described below. This is referred to as explicit DSO Session establishment. Until a DSO Session has been implicitly or explicitly established, a client MUST NOT initiate DSO unidirectional messages. A DSO Session is established over a connection by the client sending a DSO request message, such as a DSO Keepalive request message (Section 7.1), and receiving a response with a matching MESSAGE ID, and RCODE set to NOERROR (0), indicating that the DSO request was successful. Some DSO messages are permitted as early data (Section 11.1). Others are not. Unidirectional messages are never permitted as early data, unless an implicit DSO Session exists. If a server receives a DSO message in early data whose Primary TLV is not permitted to appear in early data, the server MUST forcibly abort the connection. If a client receives a DSO message in early data, and there is no implicit DSO Session, the client MUST forcibly abort the connection. This can only be enforced on TLS connections; therefore, servers MUST NOT enable TCP Fast Open (TFO) when listening for a connection that does not require TLS.
When a DSO message is received by an existing DNS server that doesn't recognize the DSO OPCODE, two other possible outcomes exist: the server might send no response to the DSO message, or the server might drop the connection. If the server sends no response to the DSO message, the client SHOULD wait 30 seconds, after which time the server will be assumed not to support DSO. If the server doesn't respond within 30 seconds, it can be assumed that it is not going to respond; this leaves it in an unspecified state: there is no specification requiring that a response be sent to an unknown message, but there is also no specification stating what state the server is in if no response is sent. Therefore the client MUST forcibly abort the connection to the server. The client MAY reconnect, but not use DSO, if appropriate (Section 22.214.171.124). By disconnecting and reconnecting, the client ensures that the server is in a known state before sending any subsequent requests. If the server drops the connection the client SHOULD mark that service instance as not supporting DSO, and not attempt a DSO connection for some period of time (at least an hour) after the failed attempt. The client MAY reconnect but not use DSO, if appropriate (Section 126.96.36.199). RFC7766]. Because a server that supports DNS Stateful Operations MUST return an RCODE of "NOERROR" when it receives a Keepalive TLV DSO request message, the Keepalive TLV is an ideal candidate for use in establishing a DSO Session. Any other option that can only succeed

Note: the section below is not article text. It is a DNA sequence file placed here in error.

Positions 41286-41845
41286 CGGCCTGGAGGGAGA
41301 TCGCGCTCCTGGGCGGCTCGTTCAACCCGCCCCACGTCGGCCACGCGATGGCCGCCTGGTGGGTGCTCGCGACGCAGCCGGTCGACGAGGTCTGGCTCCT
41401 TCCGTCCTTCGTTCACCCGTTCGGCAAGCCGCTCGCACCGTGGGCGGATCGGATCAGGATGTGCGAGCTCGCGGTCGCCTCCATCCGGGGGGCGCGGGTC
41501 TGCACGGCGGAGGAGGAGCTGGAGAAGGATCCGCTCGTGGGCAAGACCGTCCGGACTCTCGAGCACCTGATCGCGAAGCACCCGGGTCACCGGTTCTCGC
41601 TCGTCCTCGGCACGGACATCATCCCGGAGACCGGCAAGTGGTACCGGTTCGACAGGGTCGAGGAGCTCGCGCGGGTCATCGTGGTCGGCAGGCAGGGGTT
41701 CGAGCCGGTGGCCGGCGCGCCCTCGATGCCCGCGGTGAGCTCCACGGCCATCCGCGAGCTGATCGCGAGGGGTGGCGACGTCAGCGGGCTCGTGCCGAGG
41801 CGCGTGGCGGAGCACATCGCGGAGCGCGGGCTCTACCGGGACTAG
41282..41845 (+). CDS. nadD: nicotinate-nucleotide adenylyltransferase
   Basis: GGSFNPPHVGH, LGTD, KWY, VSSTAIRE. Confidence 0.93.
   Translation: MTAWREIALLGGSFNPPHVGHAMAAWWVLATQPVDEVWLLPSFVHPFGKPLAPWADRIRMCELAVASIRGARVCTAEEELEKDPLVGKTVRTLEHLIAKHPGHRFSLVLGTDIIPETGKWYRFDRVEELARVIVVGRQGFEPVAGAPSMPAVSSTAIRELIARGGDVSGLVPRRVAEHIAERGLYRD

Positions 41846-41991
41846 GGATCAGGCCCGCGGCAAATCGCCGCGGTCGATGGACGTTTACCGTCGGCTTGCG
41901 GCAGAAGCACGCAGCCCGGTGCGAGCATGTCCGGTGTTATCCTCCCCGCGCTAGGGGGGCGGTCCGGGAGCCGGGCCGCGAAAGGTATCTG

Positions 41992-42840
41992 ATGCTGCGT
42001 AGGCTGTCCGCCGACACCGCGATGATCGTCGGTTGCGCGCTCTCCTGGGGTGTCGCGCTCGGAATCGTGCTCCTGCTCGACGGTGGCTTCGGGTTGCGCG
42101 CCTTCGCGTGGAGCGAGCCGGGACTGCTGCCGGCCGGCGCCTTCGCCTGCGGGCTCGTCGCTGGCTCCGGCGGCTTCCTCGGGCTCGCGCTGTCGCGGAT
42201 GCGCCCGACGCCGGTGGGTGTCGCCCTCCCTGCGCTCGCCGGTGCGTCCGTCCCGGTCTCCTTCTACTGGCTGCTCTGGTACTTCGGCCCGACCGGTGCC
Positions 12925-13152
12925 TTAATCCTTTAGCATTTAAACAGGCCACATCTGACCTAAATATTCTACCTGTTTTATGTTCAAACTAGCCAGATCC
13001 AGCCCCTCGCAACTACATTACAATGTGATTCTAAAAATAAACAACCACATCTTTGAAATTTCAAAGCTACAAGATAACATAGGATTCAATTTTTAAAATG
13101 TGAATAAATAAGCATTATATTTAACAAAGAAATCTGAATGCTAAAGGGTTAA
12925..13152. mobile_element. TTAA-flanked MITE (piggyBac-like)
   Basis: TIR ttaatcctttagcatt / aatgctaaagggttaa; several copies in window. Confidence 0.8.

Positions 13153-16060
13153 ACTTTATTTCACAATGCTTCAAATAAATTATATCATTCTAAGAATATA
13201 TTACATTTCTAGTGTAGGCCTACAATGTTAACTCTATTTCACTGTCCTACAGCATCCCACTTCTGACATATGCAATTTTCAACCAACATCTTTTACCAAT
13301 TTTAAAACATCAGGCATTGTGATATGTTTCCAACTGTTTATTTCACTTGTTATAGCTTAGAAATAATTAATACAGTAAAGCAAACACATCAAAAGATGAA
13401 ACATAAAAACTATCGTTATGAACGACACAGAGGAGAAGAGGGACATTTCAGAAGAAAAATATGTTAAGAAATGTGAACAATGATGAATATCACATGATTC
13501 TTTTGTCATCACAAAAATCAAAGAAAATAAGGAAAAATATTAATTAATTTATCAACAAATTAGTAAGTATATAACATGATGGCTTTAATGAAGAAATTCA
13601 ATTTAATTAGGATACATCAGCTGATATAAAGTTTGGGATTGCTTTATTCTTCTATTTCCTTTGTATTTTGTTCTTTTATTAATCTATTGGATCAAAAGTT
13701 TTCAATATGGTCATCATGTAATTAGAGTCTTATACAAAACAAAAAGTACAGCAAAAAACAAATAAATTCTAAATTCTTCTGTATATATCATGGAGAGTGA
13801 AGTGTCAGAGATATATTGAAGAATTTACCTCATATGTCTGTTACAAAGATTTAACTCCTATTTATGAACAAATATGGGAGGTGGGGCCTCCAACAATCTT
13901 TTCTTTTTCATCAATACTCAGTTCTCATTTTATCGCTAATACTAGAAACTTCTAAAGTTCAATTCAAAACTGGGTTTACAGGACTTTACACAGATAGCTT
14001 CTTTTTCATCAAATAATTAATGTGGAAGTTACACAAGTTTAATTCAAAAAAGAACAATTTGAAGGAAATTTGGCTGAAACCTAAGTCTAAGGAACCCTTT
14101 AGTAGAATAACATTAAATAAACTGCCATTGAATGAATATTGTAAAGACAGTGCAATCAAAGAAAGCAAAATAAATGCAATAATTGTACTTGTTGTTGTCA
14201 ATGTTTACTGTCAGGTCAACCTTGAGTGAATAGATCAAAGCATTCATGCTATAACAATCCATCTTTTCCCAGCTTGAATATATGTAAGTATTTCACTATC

when sent to a server of the desired kind is also a good candidate for use in establishing a DSO Session. For clients that implement only the DSO-TYPEs defined in this base specification, sending a Keepalive TLV is the only DSO request message they have available to initiate a DSO Session. Even for clients that do implement other future DSO-TYPEs, for simplicity they MAY elect to always send an initial DSO Keepalive request message as their way of initiating a DSO Session. A future definition of a new response-requiring DSO- TYPE gives implementers the option of using that new DSO-TYPE if they wish, but does not change the fact that sending a Keepalive TLV remains a valid way of initiating a DSO Session.